Princeton Election Consortium

A first draft of electoral history. Since 2004

Meta-Margins for control: House D+1.0% Senate R+4.2% Find key elections near you!

House Outlook: Streams Converge

November 5th, 2018, 2:00pm by Sam Wang


As has been the case for months, Democrats are still favored to win the House. But measured in terms of national popular vote, they are only 2 or 3 percentage points above threshold to do so. That’s pretty close…and all of them touch the threshold for control by either side.

What makes everyone think the House will go Democratic? Let me list three streams of evidence. They all point the same way, but none are definitive. The streams are based on (1) polls, (2) real results from special elections, and (3) district-by-district analysis.

The generic Congressional ballot. PEC’s Meta-Margin is defined purely in terms of generic Congressional ballot polls. By this measure, the House has been between 1.5 and 3 percentage points above threshold for Democratic control (I estimate threshold = a 6% margin in the national popular vote, i.e. polls suggest a popular-vote win of 7.5-9.0%). The blue band on the beta site displays the 90% confidence band on this measure. That band shows a popular-vote range of Democrats by 5-12%. The bottom of that range indicates Republican retention.

Special elections (real elections, no polls). These have predictive value, and suggest that Democrats are 3 percentage points above threshold for a takeover. The pink band displays the 90% uncertainty band, a range of a popular-vote win of 6-12% for Democrats.

Note that this stream of information is based on real elections, not polls. This is a huge advantage. It has the disadvantage that when there’s one special election at a time, national energy can be brought to bear on a single district. Did the outpouring of get-out-the-vote activity these last few weeks match that intensity? We don’t know yet.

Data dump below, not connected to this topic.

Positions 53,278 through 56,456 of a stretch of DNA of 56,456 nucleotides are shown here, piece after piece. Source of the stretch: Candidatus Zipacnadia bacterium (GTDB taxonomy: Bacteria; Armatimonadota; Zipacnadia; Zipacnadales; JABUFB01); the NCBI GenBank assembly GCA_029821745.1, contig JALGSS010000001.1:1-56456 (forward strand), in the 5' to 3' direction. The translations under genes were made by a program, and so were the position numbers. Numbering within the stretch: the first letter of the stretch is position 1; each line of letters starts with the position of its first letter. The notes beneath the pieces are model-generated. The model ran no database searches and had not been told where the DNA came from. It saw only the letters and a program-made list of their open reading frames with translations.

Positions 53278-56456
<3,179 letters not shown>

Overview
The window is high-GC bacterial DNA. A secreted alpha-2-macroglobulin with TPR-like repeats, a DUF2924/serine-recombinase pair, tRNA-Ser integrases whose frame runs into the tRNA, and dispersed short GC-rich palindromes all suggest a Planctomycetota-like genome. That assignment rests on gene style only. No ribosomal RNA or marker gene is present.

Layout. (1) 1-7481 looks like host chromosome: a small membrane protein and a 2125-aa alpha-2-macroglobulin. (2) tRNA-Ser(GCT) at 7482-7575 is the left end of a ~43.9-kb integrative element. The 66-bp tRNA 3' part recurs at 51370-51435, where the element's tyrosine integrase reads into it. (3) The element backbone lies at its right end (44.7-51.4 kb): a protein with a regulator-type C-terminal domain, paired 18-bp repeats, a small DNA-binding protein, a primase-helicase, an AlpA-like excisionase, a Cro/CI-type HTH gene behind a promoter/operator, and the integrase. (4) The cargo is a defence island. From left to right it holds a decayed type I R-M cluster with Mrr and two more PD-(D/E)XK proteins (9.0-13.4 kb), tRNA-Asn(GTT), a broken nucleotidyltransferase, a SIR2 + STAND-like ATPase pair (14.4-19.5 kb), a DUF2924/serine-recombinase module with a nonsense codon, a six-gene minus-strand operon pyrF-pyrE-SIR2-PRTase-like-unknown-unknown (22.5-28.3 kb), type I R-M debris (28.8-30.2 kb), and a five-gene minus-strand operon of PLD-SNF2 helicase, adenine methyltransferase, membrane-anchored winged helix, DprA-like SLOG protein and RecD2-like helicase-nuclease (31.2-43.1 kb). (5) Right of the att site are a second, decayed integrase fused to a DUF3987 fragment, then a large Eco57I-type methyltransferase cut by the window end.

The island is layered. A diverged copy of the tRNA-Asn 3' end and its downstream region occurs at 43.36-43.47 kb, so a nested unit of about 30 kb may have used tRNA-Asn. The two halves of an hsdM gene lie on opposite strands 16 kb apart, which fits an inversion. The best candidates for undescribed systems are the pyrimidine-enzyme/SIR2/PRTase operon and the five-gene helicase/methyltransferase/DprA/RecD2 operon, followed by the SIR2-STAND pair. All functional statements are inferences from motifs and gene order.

Expert evaluations. Larry Sabato and Kyle Kondik have their final picks. They apply their expert judgment, which includes district-level polls, funding, and candidate quality. They end up with 229 Democratic seats – a handful over the 218 needed for a majority. That corresponds to a national popular-vote win of about 9-10% for Democrats. However, note that about 30 were listed until recently as toss-ups, which would suggest an 90%-confidence-band of plus or minus 9 seats.

Despite the near-certainty of a convincing popular-vote win, the question of control is still a little up in the air. The basic reason is gerrymandering, which I estimate gives Republicans about a 3-point bonus.

Voters can address the offense of gerrymandering tomorrow with ballot initiatives in Michigan, Utah, Missouri, and Colorado to establish balanced redistricting processes. Only one, Michigan, currently has a partisan gerrymander. In the others, the initiatives are just good government.

Tags: 2018 Election · House

6 Comments so far ↓

  • Prabhakar Vaidya

    thank god … einstein… ur cite exists

    sick of seeing nate …. he thinks the joint
    p of .5 and .5 is 0.5

  • A Princeton GS Alumnus

    I trust you guys more than other pollsters. That said, I doubt your numbers. Almost all pollsters are left-leaning and lie with fake poll numbers to suppress and discourage Republican turnouts, as they have done for ages. It didn’t work in 2016. It won’t work this time, either. Have you addressed the record early voting numbers by the Republicans? You will need a miracle on Tuesday to counter that. God sent Trump to save this country from being destroyed by the criminal Democrats (and RINOs) who have sold this country out to China and the globalists. Let’s see what the people say tomorrow. Good night.

    • Sam Wang

      The special-election number is not based on polls at all. It is based on real election results.

    • Geoff

      Finally, a response filled with fact based evidence. An excellent, thoroughly convincing takedown of Wang that will no doubt leave him crying. Kudos to you, obviously real Princeton graduate.

    • Sam Wang

      Usually I filter foolish comments like that one, but the obviously false self-report was just too amusing.

  • Marco

    Sam:
    you are more saintly than I am. But hey, I am a criminal… :)

Leave a Comment